All I want to say is this: Quit it with the wordy slides.  There are a zillion pieces of advice out there about how to build and deliver engaging presentations to an audience. Nearly every one will tell you to stop putting so many words on your slides. If you’re going to read the same thing I see on the screen, why do I need you? Or why do I need the slide? If you are not a confident presenter, it’s a hard crutch to abandon — I struggled with it — but make the slides additive to your verbiage, not the other way around.  I recommend that any speaker challenged by this idea watch a few dozen TED talks as inspiration, and read the Presentation Zen blog for ideas.

Software and technology.

I use Keynote. I used to use PowerPoint. Somewhere in the middle I flirted with Jessamyn West’s all-html-no-powerpoint web style. I’ve tried Prezi, and fussed with using a .pdf file. I’ve settled firmly on Keynote for now. Do what works for you — what you have the tech to support, what you’re comfortable with, etc — but know you have options. Try some stuff.  See what you like. Use something you’re confident with, and then use it well.

But be prepared for the world to try to thwart you at every turn. To give my keynote at LIANZA, I had to export my Keynote file into PowerPoint, switch all the fonts from Gill Sans to Verdana (a Microsoft-standard font), reformat all the fonts, and then save as a .pptx file on a flash drive. I then gave the flash drive to the tech support, who loaded it up for the big screen. Had I given them a straight Keynote file, they wouldn’t have been able to load it. If I gave them a straight Keynote-to-PowerPoint export, the fonts would have been totally borked as an automatic manual translation was applied for Gill Sans. And if I’d done a web-based presentation, I would have been at the mercy of their internet connection and tech setup. So: Give yourself options. Know you may need to adapt. Do not lock yourself into an inflexible solution.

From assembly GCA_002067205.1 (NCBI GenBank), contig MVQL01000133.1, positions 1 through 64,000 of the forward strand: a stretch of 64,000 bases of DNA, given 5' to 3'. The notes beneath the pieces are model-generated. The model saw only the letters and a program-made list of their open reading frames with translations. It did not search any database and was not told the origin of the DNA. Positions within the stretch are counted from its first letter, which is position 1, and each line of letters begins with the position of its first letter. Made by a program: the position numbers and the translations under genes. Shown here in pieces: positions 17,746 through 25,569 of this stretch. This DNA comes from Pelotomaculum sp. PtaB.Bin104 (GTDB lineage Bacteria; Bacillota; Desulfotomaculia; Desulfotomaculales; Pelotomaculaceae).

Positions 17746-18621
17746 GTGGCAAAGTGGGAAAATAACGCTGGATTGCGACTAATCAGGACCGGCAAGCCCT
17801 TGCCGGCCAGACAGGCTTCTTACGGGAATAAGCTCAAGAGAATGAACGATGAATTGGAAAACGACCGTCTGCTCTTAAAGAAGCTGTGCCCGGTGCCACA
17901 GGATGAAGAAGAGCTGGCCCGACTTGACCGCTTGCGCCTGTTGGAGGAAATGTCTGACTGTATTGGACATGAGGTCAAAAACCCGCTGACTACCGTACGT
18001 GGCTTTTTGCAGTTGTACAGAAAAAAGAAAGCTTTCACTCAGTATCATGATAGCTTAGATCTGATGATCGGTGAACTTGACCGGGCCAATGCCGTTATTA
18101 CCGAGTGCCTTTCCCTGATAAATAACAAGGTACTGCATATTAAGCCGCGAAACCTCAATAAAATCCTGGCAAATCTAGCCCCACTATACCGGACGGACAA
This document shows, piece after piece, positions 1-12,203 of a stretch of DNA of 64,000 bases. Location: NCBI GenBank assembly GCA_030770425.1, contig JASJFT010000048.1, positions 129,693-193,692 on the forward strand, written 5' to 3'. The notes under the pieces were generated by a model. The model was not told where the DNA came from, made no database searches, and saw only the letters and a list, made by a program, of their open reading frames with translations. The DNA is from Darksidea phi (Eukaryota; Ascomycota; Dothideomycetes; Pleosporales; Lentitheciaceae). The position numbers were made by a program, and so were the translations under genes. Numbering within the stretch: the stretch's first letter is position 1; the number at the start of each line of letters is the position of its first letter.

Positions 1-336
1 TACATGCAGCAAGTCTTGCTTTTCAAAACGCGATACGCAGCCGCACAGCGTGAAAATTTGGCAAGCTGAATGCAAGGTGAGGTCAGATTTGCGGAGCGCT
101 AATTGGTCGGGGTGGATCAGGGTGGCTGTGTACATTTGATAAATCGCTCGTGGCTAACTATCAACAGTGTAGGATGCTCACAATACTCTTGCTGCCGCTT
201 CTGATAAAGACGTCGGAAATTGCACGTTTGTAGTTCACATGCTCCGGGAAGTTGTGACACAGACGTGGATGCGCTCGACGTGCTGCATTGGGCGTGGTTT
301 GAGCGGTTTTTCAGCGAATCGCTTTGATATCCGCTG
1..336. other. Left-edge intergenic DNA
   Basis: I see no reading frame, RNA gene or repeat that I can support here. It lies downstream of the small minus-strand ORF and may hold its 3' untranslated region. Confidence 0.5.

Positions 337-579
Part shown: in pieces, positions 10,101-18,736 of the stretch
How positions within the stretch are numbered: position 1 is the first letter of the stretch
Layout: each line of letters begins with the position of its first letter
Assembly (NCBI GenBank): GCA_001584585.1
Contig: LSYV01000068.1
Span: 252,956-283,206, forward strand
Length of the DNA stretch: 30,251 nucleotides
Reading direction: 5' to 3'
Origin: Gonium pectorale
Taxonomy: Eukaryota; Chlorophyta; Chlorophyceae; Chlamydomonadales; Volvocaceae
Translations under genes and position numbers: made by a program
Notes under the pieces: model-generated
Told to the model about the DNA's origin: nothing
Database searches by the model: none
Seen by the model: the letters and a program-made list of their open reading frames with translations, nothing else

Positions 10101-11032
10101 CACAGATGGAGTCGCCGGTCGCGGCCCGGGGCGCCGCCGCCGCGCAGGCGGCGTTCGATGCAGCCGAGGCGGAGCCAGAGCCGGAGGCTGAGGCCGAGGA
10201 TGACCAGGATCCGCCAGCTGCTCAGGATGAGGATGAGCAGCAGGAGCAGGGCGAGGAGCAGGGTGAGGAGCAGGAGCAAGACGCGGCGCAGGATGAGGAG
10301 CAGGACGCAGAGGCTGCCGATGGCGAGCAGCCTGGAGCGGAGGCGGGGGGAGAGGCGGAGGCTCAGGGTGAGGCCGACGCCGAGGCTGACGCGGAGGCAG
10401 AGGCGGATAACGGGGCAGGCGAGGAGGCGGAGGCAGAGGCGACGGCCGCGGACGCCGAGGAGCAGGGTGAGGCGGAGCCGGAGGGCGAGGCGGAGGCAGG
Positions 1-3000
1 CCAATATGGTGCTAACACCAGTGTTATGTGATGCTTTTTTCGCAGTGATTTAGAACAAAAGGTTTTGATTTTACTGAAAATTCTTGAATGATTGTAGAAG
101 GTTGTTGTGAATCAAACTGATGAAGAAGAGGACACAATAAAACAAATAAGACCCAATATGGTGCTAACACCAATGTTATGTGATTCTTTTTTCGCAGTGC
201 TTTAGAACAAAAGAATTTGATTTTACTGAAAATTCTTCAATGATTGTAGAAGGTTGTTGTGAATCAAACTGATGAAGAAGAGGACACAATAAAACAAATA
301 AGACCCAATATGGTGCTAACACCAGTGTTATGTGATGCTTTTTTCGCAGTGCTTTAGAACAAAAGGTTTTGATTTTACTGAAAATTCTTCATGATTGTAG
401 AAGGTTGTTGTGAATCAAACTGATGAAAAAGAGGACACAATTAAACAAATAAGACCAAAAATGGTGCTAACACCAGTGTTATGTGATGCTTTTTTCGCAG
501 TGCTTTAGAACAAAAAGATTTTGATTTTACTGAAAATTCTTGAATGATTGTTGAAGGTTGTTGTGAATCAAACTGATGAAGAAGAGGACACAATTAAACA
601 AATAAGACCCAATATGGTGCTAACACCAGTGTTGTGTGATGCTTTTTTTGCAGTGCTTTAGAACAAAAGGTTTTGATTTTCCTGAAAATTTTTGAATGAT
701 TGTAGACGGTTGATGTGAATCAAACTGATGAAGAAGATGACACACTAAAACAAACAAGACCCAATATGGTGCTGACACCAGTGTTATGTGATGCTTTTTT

Personal presentation.

Years ago I saw a presentation at Computers in Libraries in which I noticed that the speaker was wearing a lovely silver necklace that was glinting in the spotlights. I kept finding my eyes on her face because the necklace caught my attention and drew me back to watching her. Smart trick. I’ve also noticed how what you wear can affect whether or not you’re seen/noticed/paid attention to. Wearing a black suit looks professional, yes, but you often blend into the background. Men, wear a bright tie. Women, wear a color somewhere on your top half. Give people something to look at, whether you’re in a room holding 20 or 200. And present yourself physically the way you want to be treated intellectually. The Little Black Dress is a godsend for many women, but do you want to be professionally identified with your LBD? Maybe you do, maybe you don’t. Ditto a great suit, or your favorite dress. All make an impression. You decide which you want to make. Appearances matter, fair or not. Dress the part, whatever that means to you.